You May Want To Read: What Are Disaccharides? Learn All About the “D” in FODMAP! and Lactose, Dairy & the Low FODMAP Diet

Luckily, even if you are avoiding or significantly reducing your intake of lactose-rich dairy products, you can still consume a wide variety of calcium-rich foods during the elimination phase of the low FODMAP diet. Here are delicious and accessible calcium-rich options to choose from:

  • Canned Fish: Anchovy, Salmon, Sardines
  • Calcium-Fortified Plant Milks: Almond Milk, Hemp Milk, Macadamia Milk, Quinoa Milk, Rice Milk 
  • Certified Lactose-Free Dairy Products: such as lactose-free Cheese, Cottage Cheese, Cream Cheese, Kefir, Milk, Yogurt (which can be enjoyed in larger portions than conventional)
  • Leafy Greens: Arugula, Broccoli, Collard Greens, Kale, Spinach
  • Seeds: Chia, Poppy, Sesame, Sunflower
  • Soy: Edamame, Tofu (firm and extra-firm), Tempeh

B Vitamins

There are a wide variety of B vitamins, including thiamin, riboflavin, niacin, biotin, folate, pantothenic acid, vitamin B6 and vitamin B12. While each serve one or more specific roles, as a whole, the B vitamin family is important for proper neurological function, energy release and storage, skin health, and the production and proper function of red blood cells.[1]  

To make sure you get plenty of nutritious B vitamins, try to eat several servings from these food groups each day:

  • Animal-based meat/protein products: Beef, Chicken, Eggs, Liver, Pork, Salmon, Tuna, Turkey
  • Fruit: Bananas, Oranges
  • Grains or Fortified Breakfast Cereals: Cornflakes, Corn Chex, Cream of Rice, Frosted Flakes, Oats, Rice Krispies
  • Leafy Greens: Arugula, Broccoli, Collard Greens, Kale, Spinach

Iron & Zinc

Our bodies require significant amounts of these minerals daily to support proper growth and development, blood cell and nervous system function, maintenance of energy levels, immune health and wound healing, as well as many other vital body functions.[1],[2]  

Because these nutrients are so critical to human health, they are often fortified (added to) certain products, such as flours, cereals and grain-based products, in order to prevent critical deficiencies and adverse long-term health effects. The low FODMAP diet limits many of these fortified products, and thus it is important to ensure proper intake of low FODMAP sources of these nutrients. 

Keep these low FODMAP-high mineral foods handy in your daily dietary regimen:

  • Animal-based meat/protein products: Beef, Chicken, Eggs, Fish, Organ Meats, Pork, Turkey, Shellfish
  • Grains and Cereals: Amaranth, Oats, Quinoa, Rice
  • Nuts and Seeds: Hemp Seeds, Peanuts, Pine Nuts, Pumpkin Seeds, Sesame Seeds, Sunflower Seeds
  • Soy Foods: Edamame, Tofu (firm and extra-firm), Tempeh
  • Sweets: Dark Chocolate
  • Vegetables: Broccoli, Kale, Potatoes, Spinach

Know Your Food’s FODMAP Content

Did you know that oranges, ripe guava, papaya, prickly pear and strawberries, many lettuces, carrots, cucumbers, radishes, red bell peppers, brown and white rice and white potatoes contain no FODMAPs according to Monash University lab tests? And that arugula, kale, olives and peanuts only contain trace amounts? Familiarize yourself with “no FODMAP foodsand “foods with a trace of FODMAPs” to learn which foods you can add to your diet in more generous portions.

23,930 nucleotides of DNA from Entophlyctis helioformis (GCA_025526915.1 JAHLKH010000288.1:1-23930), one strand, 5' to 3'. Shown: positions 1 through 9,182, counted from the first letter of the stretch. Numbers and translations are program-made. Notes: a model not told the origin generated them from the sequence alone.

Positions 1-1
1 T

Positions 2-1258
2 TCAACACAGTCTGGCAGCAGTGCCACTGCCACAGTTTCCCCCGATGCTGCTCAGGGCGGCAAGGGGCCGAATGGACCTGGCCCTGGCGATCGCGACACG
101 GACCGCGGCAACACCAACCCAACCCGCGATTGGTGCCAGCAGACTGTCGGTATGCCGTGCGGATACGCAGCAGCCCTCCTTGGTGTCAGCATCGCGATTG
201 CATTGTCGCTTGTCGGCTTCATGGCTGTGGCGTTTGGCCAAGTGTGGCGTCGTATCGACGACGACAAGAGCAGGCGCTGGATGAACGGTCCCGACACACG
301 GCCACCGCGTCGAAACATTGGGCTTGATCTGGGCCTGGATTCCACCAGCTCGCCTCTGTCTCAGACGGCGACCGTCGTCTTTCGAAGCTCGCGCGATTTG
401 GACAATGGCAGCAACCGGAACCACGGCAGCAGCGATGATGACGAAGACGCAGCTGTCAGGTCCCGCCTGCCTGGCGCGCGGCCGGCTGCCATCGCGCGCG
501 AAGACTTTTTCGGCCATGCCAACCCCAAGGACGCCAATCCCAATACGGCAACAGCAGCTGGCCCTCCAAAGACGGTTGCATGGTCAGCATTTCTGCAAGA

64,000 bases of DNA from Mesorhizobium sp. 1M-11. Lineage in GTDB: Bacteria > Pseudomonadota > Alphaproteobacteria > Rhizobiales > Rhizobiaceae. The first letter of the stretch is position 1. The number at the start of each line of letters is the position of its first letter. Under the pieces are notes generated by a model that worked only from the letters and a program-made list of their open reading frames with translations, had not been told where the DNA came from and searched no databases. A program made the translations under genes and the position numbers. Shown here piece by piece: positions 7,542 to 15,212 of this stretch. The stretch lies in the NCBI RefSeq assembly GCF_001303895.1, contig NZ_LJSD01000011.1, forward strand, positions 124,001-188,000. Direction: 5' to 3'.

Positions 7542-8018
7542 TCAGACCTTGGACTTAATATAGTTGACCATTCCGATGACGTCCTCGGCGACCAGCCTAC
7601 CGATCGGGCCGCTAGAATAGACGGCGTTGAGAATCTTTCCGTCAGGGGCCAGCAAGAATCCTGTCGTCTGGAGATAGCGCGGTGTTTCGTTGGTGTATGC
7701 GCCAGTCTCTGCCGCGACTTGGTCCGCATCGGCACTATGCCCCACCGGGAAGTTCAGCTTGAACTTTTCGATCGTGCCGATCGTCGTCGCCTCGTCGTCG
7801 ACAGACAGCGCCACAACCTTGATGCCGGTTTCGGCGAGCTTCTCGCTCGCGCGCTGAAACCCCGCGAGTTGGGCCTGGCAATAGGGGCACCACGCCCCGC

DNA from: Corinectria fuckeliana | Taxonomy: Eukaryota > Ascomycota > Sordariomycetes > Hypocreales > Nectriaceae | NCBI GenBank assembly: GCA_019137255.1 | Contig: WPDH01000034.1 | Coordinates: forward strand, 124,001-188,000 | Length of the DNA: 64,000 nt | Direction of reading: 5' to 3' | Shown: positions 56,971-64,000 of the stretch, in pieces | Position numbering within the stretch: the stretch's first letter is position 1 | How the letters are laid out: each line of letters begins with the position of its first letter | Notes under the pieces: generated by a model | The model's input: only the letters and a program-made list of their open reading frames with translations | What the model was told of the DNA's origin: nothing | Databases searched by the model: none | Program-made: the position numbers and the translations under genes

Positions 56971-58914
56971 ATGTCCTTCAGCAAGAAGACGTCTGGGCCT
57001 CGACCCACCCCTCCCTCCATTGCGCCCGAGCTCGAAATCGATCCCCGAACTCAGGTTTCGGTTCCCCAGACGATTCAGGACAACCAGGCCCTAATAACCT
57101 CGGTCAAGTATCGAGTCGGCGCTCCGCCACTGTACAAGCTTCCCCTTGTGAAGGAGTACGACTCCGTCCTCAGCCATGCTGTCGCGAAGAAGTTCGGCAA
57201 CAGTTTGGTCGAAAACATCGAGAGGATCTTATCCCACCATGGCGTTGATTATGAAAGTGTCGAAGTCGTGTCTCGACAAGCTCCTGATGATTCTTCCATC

Salmon steaks on black background
You May Want To Read: Foods with No FODMAPs

The Takeaway

With just a bit of extra planning, you can reduce your gut symptoms with the Low FODMAP diet while still maintaining a balanced diet, nutritional adequacy and good health!

Remember: It is important that the Elimination Phase is continued no longer than 4-6 weeks to avoid nutritional complications and/or possibly adverse alterations to your gut bacteria. If you are struggling to move on to the Challenge Phase of the diet, please work with a FODMAP trained dietitian for support. 

This is our International Dietitians Directory, and note that many RDs will conduct remote sessions, so you do not necessarily have to be limited to those local to you. Our article on How To Choose A Dietitian will be of help, as well.

How To Choose A Dietitian Feature Image
You May Want To Read: How To Choose A Dietitian


[1] Halmos, E. P., and Gibson, P. R. (2019) Controversies and reality of the FODMAP diet for patients with irritable bowel syndrome. Journal of Gastroenterology and Hepatology, 34: 1134– 1142.

[2] FODMAP Life. (2020). Retrieved 9 November 2020, from

[3] Halmos, E. P., and Gibson, P. R. (2019) Controversies and reality of the FODMAP diet for patients with irritable bowel syndrome. Journal of Gastroenterology and Hepatology, 34: 1134– 1142.

[4] FODMAP Life. (2020). Retrieved 9 November 2020, from

[5] Vitamins and minerals – B vitamins and folic acid. (2020). Retrieved 9 November 2020, from

[6] Roohani N, Hurrell R, Kelishadi R, Schulin R. Zinc and its importance for human health: An integrative review. J Res Med Sci. 2013;18(2):144-157.

[7] Lim KH, Riddell LJ, Nowson CA, Booth AO, Szymlek-Gay EA. Iron and zinc nutrition in the economically-developed world: a review. Nutrients. 2013;5(8):3184-3211. Published 2013 Aug 13. doi:10.3390/nu5083184